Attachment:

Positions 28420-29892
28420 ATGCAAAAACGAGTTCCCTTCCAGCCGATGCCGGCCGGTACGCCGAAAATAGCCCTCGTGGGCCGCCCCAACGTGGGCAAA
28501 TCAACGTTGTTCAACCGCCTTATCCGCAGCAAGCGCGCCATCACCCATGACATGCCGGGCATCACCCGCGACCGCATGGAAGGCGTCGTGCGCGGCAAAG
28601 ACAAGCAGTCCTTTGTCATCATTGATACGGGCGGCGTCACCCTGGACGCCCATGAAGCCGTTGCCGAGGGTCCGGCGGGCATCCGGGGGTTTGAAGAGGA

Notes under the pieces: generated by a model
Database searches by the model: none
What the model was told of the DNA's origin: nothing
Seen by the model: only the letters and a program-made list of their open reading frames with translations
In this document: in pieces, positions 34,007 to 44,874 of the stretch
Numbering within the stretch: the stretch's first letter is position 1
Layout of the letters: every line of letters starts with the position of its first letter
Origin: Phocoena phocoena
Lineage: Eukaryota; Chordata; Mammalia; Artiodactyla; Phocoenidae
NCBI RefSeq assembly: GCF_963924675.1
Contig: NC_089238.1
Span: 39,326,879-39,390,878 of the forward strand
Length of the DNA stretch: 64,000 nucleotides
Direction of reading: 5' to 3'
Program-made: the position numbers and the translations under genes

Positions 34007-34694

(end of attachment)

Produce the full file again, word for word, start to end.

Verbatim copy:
Positions 28420-29892
28420 ATGCAAAAACGAGTTCCCTTCCAGCCGATGCCGGCCGGTACGCCGAAAATAGCCCTCGTGGGCCGCCCCAACGTGGGCAAA
28501 TCAACGTTGTTCAACCGCCTTATCCGCAGCAAGCGCGCCATCACCCATGACATGCCGGGCATCACCCGCGACCGCATGGAAGGCGTCGTGCGCGGCAAAG
28601 ACAAGCAGTCCTTTGTCATCATTGATACGGGCGGCGTCACCCTGGACGCCCATGAAGCCGTTGCCGAGGGTCCGGCGGGCATCCGGGGGTTTGAAGAGGA

Notes under the pieces: generated by a model
Database searches by the model: none
What the model was told of the DNA's origin: nothing
Seen by the model: only the letters and a program-made list of their open reading frames with translations
In this document: in pieces, positions 34,007 to 44,874 of the stretch
Numbering within the stretch: the stretch's first letter is position 1
Layout of the letters: every line of letters starts with the position of its first letter
Origin: Phocoena phocoena
Lineage: Eukaryota; Chordata; Mammalia; Artiodactyla; Phocoenidae
NCBI RefSeq assembly: GCF_963924675.1
Contig: NC_089238.1
Span: 39,326,879-39,390,878 of the forward strand
Length of the DNA stretch: 64,000 nucleotides
Direction of reading: 5' to 3'
Program-made: the position numbers and the translations under genes

Positions 34007-34694